I’ve spent three Thanksgiving holidays abroad now, which makes me a little sad because Thanksgiving at my house is the best. Yeah, yeah, your mom makes the best pie or turkey, whatever. My mom seriously makes the most wonderful food. She makes everything from scratch, and on top of making the turkey, two pumpkin pies, a pecan pie, a crimson pie, cranberry sauce, salad, green beans, gravy, and stuffing, she also makes vegetarian friendly stuffing and a tofurkey for our non-meat eating family members.
My mom rocks and so do our gourmet Thanksgivings, but as we all know though, Thanksgiving isn’t all about the food. It’s also about the family and friends gathering around a huge table and being thankful for all of the love in your life. If you have to be abroad for Thanksgiving, you have to work a little bit harder to find both the food and the company to share the evening with. Having at least one of these two things while abroad for Thanksgiving is lucky.
My first Thanksgiving abroad was five years ago while I was on Semester at Sea. We were in Spain on Thanksgiving Day, and my friends and I ended up spending the entire Thanksgiving evening in an Irish pub. I think I ate half a bag of chips that night. Not a successful turkey day because there was not a bit of turkey involved or much food for that matter, but it was filled with lots of good friends and love.
Unfortunately, my second Thanksgiving out of the country wasn’t nearly as successful as my first turkey-less turkey day. I was living in Khon Kaen, Thailand at the time, and my American buddy invited me to a Thanksgiving buffet at the Sofitel, the nicest hotel in the city. I was very excited to actually get to celebrate one of my favorite holidays with other turkey lovers! Thanksgiving night I called to confirm what time we would meet and I was informed that we had missed the dinner. They had held the Thanksgiving dinner for the foreigners the Saturday before and we had missed it! I was heartbroken. Who celebrates Thanksgiving on a Saturday?!? No turkey, no pie, and no one to spend Thanksgiving with. I ended up eating fried rice alone at one of the restaurants I frequented. It was not a good Thanksgiving.
This year I knew that I would be missing Thanksgiving again, so I made sure we celebrated before I left the home. It was a much smaller Thanksgiving than usual because not all of the usual attendees could make it in October, but it was perfect nonetheless. I figured that if I ate a Thanksgiving dinner before I departed, then I couldn’t complain about not having a fabulous holiday with all the fixings in November, little did I know that I would get to have a real Thanksgiving dinner here in Seoul too.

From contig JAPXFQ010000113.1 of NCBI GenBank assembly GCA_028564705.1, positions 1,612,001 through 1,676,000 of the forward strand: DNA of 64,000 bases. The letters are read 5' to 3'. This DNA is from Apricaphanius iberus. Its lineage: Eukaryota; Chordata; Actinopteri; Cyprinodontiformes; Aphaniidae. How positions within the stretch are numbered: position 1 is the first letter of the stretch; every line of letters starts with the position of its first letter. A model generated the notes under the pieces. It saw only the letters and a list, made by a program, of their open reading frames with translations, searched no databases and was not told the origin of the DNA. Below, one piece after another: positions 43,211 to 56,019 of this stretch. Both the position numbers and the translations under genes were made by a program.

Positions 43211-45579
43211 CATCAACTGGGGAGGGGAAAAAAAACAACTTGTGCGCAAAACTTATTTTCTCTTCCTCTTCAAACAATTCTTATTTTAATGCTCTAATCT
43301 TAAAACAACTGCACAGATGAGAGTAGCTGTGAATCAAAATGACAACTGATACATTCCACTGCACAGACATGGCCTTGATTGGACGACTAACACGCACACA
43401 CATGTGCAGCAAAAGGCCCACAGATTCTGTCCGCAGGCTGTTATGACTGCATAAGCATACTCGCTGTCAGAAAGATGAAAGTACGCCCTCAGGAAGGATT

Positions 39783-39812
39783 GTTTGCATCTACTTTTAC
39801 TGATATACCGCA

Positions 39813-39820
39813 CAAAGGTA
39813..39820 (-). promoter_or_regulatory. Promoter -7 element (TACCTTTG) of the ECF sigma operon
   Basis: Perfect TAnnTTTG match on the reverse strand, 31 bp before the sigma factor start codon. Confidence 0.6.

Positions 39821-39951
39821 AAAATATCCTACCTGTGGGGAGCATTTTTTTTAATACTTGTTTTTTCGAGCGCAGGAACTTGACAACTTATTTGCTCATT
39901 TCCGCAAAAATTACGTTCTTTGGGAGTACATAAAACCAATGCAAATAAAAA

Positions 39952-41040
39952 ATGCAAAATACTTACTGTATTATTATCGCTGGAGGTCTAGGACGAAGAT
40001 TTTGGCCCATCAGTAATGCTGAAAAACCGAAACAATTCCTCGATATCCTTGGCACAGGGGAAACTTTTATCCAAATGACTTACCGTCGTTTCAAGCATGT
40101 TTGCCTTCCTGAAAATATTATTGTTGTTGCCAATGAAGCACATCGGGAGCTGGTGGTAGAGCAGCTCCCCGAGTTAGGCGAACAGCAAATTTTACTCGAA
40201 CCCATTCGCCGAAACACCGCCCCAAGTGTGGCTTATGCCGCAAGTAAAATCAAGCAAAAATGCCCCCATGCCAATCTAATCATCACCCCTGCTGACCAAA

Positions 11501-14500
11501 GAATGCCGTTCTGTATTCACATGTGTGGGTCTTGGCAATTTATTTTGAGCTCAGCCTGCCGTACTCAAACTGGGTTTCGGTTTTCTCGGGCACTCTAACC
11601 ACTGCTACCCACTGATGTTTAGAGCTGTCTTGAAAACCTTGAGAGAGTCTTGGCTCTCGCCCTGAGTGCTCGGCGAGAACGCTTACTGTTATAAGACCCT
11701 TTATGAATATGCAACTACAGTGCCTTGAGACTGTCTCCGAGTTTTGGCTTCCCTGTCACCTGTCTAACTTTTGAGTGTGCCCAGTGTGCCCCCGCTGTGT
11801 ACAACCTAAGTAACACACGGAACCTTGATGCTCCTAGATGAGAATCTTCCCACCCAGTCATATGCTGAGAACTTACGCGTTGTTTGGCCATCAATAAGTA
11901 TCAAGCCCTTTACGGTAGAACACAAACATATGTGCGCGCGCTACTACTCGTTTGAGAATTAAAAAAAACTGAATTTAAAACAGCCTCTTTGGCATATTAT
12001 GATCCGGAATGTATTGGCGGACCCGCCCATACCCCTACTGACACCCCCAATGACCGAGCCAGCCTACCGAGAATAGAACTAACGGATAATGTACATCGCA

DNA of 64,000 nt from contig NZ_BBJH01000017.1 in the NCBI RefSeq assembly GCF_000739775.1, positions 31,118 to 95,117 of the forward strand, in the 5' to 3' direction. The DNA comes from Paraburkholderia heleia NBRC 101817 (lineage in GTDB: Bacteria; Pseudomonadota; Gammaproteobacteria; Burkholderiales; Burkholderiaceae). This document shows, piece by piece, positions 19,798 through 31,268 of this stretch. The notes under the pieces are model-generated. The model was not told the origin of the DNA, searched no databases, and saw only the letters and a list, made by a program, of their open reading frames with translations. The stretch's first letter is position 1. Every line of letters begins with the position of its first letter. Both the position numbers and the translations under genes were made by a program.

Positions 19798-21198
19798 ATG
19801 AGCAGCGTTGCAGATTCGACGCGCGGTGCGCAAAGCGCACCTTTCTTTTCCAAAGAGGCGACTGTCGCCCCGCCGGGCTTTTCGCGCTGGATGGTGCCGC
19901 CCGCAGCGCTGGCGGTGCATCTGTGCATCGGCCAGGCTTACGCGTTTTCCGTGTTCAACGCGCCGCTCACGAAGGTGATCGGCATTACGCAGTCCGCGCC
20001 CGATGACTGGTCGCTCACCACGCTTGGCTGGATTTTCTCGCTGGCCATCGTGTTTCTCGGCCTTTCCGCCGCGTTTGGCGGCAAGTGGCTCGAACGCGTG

I really lucked out getting two Thanksgivings in one year, and the best part was that I didn’t have to celebrate in Korea alone; all of the other teachers at the school I’m working at, even the Canadians and British, partook in the festivities. We ordered a Thanksgiving dinner to go from Dragon Hill Lodge in Itaewon, which is close to the US army base (hence the availability of a Thanksgivingtake-away meal). For around one hundred bucks, you get a meal that serves ten to twelve people, as advertised. The package includes a turkey, stuffing, cranberry sauce, vegetables, mashed potatoes, gravy, and a pumpkin pie. Altogether for fifteen of us, including the cab fare to pick up the meal, it cost around eight dollars per person. Not bad for a Thanksgiving feast.
Concerned that there wouldn’t be enough food, we each brought side dishes. I made my mother’s delectable cranberry sauce, so even though I was away for Thanksgiving I still had my mom there in a way. Others brought mashed potatoes, two extra pumpkin pies purchased from the always reliable Costco, a broccoli pasta dish, scones, rolls, sweet garlic bread, and spring rolls. We had our feast in the gym of the school, each of us seated in the tiny kindergarten chairs making our glasses of wine and beer seem slightly sinful.
After the meal was over the girls talked over the leftovers while the boys played some form of football/basketball, reverting to the traditional Thanksgiving roles. We divvied up the leftovers, put the wine and beer bottles in the recycling, and moved the kindergarten tables and chairs back to the classrooms where they belonged. Tomorrow the kids will be none-the-wiser about what their teachers were up to the night before. Although nothing comes close to mom’s Thanksgiving dinner, this year’s was as close as a Thanksgiving abroad can get.
This post was originally written for diwyy.com.